The Fell Law Firm
WE'RE HERE TO HELP
800-789-1672

"Small Firm Values and Big Firm Fight"

How Can We Help You?

Bold labels are required.

  • I have read the disclaimer.
    Privacy Policy

Dallas Real Estate Law Blog

Grapevine, Texas is attracting mixed-use development

Grapevine's historic downtown has long been one of the more popular spots for shoppers and tourists in the Dallas-Fort Worth area. Recently Grapevine has been experiencing an upswing in development activity, spurred in part by the planned TEX Rail commuter line between DFW International Airport and downtown Fort Worth.

The city is planning a mixed-use project and a commuter rail station near the old Cotton Belt rail line. The project will include a hotel and a plaza between Main Street and the new station. The city's director of economic development is hopeful that the project will interest other developers to locate projects in the area.

Percentage rent allows Dallas landlords to share tenants' success

Dallas commercial property owners have a number of options for calculating rent. In retail buildings, a common calculation method is percentage rent, in which the rent payment is based on a percentage of the tenant's sales.

Percentage rent is typically calculated based on gross sales. Under most leases it does not become payable until the tenant's gross sales exceed an agreed-upon minimum, known as the breakpoint. For example, a building owner and a retail tenant might agree on a rent equal to 5 percent of gross sales, with a breakpoint of $100,000. Under this agreement, percentage rent will not be payable until gross sales hit $100,000. The rent payment would be 5 percent of the amount by which gross sales exceeded $100,000.

Negotiating commercial lease agreements in Dallas

For commercial property owners in the Dallas-Fort Worth area, negotiating favorable lease terms can be critical to the bottom line. Unlike residential tenants, who are often presented with a form lease on a take-it-or-leave-it basis, commercial tenants generally expect some negotiation over the lease terms. Knowing which lease terms to negotiate and which to stand firm on takes experience and an understanding of landlord-tenant law.

As we discussed in last week's post, commercial lease agreements vary in terms of what expenses are to be borne by the landlord or the tenant. The tenant may prefer a gross lease, in which a single monthly payment covers base rent, taxes, insurance and maintenance. Landlords often prefer a net lease, in which the tenant has responsibility for some or all of these expenses.

What is the difference between gross and net lease agreements?

Owners of commercial property in Dallas know that prospective tenants expect that some lease terms will be negotiable. In the commercial context, there are a several types of lease a landlord can offer to prospective tenants. They differ in terms of whether the landlord or the tenant will be responsible for certain expenses associated with the property.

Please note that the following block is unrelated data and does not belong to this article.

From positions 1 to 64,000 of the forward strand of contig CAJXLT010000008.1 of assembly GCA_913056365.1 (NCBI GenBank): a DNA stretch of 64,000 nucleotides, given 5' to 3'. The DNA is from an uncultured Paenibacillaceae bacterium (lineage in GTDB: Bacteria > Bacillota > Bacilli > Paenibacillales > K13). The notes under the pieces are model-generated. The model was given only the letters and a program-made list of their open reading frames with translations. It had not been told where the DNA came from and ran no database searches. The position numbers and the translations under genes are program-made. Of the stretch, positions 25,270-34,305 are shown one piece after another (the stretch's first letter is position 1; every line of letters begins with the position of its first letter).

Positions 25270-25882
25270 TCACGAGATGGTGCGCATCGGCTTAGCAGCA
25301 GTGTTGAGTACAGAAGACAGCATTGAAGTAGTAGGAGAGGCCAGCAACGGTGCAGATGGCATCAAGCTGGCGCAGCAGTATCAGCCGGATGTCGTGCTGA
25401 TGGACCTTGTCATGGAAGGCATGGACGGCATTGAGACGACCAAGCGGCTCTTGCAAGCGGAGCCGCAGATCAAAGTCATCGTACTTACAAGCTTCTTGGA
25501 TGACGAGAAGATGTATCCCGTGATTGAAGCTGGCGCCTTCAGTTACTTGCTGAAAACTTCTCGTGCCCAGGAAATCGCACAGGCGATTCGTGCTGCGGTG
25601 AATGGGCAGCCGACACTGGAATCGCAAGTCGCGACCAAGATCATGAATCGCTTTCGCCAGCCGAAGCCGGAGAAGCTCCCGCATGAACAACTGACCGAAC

The two broad categories of commercial lease are the gross lease and the net lease. In a gross lease, the tenant pays a fixed amount per month and the landlord is responsible for maintenance, property taxes and insurance. In a net lease, the tenant pays for some of these expenses.

Eviction attempt delayed by 2 weeks on judge's order

One of the biggest issues that arises in landlord-tenant matters in Dallas has to do with the incomes of the residents and attempts on the part of the landlords to maximize profits. People who are vulnerable to such tactics are often left to fend for themselves without the knowledge of how to try and achieve justice and receive fair treatment. It is with this in mind that people who are subjected to poor behavior in these circumstances know how to pursue compensation and help through landlord-tenant litigation.

An attempt on the part of the company that owns broken down homes in Dallas to evict low-income residents was stopped for the time being by a judge. The landlord has tried to get 300 tenants out of the properties. The properties are rundown and the perception is that the owners -- a father and son -- would like the people to get out of the homes so they can be redeveloped for more profit. The people who are being asked to leave say that they are being forced to depart and it is difficult for them to find other housing they can afford. The judge granted an extension of two weeks in the case.

Residential development spurred downtown Dallas' turnaround

Residents who were around in the 1980s and early 1990s may remember a downtown Dallas very different from that which exists now. Downtown Dallas began stagnating in the 1960s as middle class residents and businesses moved to the suburbs. An ill-conceived urban renewal project, involving a network of underground tunnels, only made things worse. The 1980s economic downturn had a significant effect on the Dallas real estate market. Companies fled downtown, until Dallas had the highest number of office vacancies in the nation in the early 1990s.